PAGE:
Biotechnology: disrupting the Global Asset Classes of National Security

April 11, 2017 |

There’s big, positive news for the advanced bioeconomy this week.

A new study, appearing in the peer-reviewed PEERJ, demonstrates for the first time that a particular single cell protein could replace wild-caught fish and agricultural crops as a key ingredient in aquaculture feeds, potentially providing a lower cost and sustainable alternative protein source.

The study looked at the efficacy of KnipBio Meal as a food for three important aquaculture species: white shrimp, Atlantic salmon, and smallmouth grunts. All three species experienced similar or better growth and survival rates when fed a diet containing KnipBio Meal when compared to fish given a diet of conventional commercial feed. In blind taste tests, panelists rated the shrimp raised on the KnipBio Meal mixtures as statistically similar to control shrimp.

Why it’s a big, big deal

Naturally, stockholders at KnipBio are cheering, and all the stakeholders in that technology set. And it means big things potentially, too, for Calysta — which has a pathway from methane to SCP, and the study helps advance the case that single cell protein has a robust future in aquafeed.

But let’s look at the bigger picture, where the impact is even more fundamental.

A mutual friend told me several times that Richard Nixon used to say that Argentina, Australia, the US and Canada were his best long term bets as sovereign nations because they produced the most food compared to their populations — and he thought that food security was the most fundamental component for long-term sovereign independence. Energy supply was a critical part of that foundation, too. Big population, high per capita GDP, insulated borders, and first access to high technology — those would likely be the other component parts.

Ultimately, the underlying asset each country in that set has is a cast oversupply of land and a generally temperate climate. But these days, technology is changing the way assets are counted. And companies like KnipBio and Calysta are right at the heart of it. These are technologies that convert energy assets into food.

For 20 years or so a handful of countries have been developing technology that creates convertibility from traditional food stocks to energy. That’s the first-gen biofuels sector. Too much of the one? Make the other. Aside from the beneficial impact on energy security, there’s the beneficial impact on price.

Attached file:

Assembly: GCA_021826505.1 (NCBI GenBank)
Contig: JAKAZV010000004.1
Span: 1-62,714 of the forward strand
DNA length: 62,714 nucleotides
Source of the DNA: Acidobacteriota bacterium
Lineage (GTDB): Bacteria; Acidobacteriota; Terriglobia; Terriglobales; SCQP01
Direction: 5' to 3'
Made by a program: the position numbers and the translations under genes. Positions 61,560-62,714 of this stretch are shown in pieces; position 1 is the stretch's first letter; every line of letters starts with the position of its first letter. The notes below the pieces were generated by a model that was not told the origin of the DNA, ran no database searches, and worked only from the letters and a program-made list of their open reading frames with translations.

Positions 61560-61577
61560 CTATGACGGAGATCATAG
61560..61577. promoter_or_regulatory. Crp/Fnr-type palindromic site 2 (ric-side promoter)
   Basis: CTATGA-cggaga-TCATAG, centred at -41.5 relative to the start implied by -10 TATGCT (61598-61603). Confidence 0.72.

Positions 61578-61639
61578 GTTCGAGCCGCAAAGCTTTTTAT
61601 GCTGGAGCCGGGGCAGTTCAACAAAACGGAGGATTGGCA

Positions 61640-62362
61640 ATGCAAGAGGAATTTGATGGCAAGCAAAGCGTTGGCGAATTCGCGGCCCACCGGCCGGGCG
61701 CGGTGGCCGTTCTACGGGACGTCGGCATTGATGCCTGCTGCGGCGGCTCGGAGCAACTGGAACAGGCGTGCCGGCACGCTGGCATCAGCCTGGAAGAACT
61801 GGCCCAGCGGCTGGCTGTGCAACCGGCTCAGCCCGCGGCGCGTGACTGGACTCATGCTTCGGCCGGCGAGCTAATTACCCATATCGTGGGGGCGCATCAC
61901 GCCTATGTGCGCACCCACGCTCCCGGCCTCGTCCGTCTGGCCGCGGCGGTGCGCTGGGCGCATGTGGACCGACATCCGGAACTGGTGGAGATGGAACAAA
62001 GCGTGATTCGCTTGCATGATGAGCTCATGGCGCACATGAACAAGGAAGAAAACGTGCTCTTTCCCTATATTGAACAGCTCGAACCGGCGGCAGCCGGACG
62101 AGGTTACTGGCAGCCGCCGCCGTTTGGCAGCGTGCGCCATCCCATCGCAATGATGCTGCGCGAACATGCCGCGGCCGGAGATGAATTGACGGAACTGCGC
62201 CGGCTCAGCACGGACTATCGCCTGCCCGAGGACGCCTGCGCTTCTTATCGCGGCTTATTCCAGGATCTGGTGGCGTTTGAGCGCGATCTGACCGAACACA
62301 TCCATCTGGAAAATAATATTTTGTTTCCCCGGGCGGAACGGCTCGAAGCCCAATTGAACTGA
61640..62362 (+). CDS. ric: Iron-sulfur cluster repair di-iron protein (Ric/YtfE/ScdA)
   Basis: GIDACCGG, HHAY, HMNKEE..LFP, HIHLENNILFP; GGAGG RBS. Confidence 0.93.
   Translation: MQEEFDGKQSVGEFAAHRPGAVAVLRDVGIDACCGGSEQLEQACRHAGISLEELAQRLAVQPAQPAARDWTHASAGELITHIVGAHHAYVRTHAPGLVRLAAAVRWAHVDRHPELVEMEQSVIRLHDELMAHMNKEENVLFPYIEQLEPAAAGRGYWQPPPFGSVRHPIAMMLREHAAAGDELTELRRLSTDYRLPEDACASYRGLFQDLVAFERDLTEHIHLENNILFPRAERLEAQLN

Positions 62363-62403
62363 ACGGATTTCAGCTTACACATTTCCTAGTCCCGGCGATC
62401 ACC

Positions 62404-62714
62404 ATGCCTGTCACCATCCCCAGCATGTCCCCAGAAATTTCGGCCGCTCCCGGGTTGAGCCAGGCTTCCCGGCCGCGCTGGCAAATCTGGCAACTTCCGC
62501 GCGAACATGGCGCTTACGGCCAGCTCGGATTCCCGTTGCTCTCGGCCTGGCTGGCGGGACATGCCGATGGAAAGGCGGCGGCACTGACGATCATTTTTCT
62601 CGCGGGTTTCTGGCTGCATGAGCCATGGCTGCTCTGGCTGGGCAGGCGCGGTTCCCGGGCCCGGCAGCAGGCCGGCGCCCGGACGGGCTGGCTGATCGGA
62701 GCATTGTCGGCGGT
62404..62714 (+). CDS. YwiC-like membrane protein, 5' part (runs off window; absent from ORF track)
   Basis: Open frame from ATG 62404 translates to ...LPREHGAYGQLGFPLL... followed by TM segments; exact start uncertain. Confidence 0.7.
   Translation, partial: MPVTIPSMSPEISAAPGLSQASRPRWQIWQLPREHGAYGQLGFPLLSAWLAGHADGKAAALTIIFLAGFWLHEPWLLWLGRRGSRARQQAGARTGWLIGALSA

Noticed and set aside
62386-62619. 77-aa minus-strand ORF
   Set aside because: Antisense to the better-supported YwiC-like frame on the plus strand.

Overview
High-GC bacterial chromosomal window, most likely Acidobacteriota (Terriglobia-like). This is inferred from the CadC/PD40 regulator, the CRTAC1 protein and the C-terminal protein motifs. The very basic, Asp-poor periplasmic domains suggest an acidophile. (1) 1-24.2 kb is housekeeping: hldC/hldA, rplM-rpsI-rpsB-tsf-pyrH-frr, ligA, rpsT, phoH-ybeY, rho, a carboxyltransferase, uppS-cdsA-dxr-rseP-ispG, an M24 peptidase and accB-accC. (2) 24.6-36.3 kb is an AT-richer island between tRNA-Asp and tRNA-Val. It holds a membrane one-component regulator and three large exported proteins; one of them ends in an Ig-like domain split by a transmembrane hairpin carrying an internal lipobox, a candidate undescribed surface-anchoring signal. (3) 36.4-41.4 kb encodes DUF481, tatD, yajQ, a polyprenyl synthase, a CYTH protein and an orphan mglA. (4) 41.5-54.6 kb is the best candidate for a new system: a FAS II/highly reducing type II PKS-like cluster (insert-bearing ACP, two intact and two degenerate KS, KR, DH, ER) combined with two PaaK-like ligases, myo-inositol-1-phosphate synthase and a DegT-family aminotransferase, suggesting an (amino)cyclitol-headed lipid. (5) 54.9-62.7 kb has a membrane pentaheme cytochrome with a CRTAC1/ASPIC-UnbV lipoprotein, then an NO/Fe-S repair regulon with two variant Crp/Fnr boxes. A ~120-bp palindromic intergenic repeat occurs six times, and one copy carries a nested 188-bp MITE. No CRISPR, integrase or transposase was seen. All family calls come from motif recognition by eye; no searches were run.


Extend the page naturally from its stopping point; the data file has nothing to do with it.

The energy-food shift

You see, when energy is too expensive because cartels are restricting supply, and food is too cheap because producers are dumping too much on the markets — you can shift some production from one to the other. Presto, price recovery in the asset class you do have, and price reduction in the asset class you don’t have.

For any society, an even more perfect class of technology assets would allow us to move in either direction — perfect convertibility. When energy prices are low and supply is replete, but food prices are high because supply is constrained, you’d like to be able to shift energy assets to food production.

Put it this way, when you have $100 oil and $2 corn, you’d like to make energy out of the corn asset so that the economy doesn’t fall apart — energy prices that crash industrials, food prices that crush farmers. But when you have $40 oil and $5 corn, maybe it goes the other way so that you avoid energy prices that crush Texas and food prices that bedevil consumers.

The path from producer prices at the wellhead and farmgate to prices at the pump or supermarket is a little more complex than a Digest story can detail — but you get the idea. Convertibility is power.

The national security value of spare industrial capacity

It’s also liberating to be freed in a more obvious way from shackled, ossified thinking about land use. US power stems to a great extent from the nation’s industrial output in the Second World War. It’s role as the Arsenal of Democracy is what gave the US a seat at the first table of world power — and at the heart of that Arsenal was the idea that industrial assets used to make consumer goods in peacetime could be swiftly converted to armament production in wartime.